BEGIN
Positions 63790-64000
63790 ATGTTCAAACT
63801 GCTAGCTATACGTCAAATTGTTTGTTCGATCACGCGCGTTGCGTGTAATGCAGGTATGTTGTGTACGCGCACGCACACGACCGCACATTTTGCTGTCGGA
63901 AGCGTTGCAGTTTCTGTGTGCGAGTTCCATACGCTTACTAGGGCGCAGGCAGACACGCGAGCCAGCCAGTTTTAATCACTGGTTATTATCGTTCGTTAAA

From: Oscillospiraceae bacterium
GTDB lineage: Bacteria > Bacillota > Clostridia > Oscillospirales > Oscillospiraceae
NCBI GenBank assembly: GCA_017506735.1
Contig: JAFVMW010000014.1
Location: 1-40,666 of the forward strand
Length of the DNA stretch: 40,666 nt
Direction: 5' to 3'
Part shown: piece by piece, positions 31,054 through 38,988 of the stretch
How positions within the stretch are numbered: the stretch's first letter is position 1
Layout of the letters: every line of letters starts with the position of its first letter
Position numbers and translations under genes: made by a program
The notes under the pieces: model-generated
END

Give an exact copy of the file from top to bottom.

Positions 63790-64000
63790 ATGTTCAAACT
63801 GCTAGCTATACGTCAAATTGTTTGTTCGATCACGCGCGTTGCGTGTAATGCAGGTATGTTGTGTACGCGCACGCACACGACCGCACATTTTGCTGTCGGA
63901 AGCGTTGCAGTTTCTGTGTGCGAGTTCCATACGCTTACTAGGGCGCAGGCAGACACGCGAGCCAGCCAGTTTTAATCACTGGTTATTATCGTTCGTTAAA

From: Oscillospiraceae bacterium
GTDB lineage: Bacteria > Bacillota > Clostridia > Oscillospirales > Oscillospiraceae
NCBI GenBank assembly: GCA_017506735.1
Contig: JAFVMW010000014.1
Location: 1-40,666 of the forward strand
Length of the DNA stretch: 40,666 nt
Direction: 5' to 3'
Part shown: piece by piece, positions 31,054 through 38,988 of the stretch
How positions within the stretch are numbered: the stretch's first letter is position 1
Layout of the letters: every line of letters starts with the position of its first letter
Position numbers and translations under genes: made by a program
The notes under the pieces: model-generated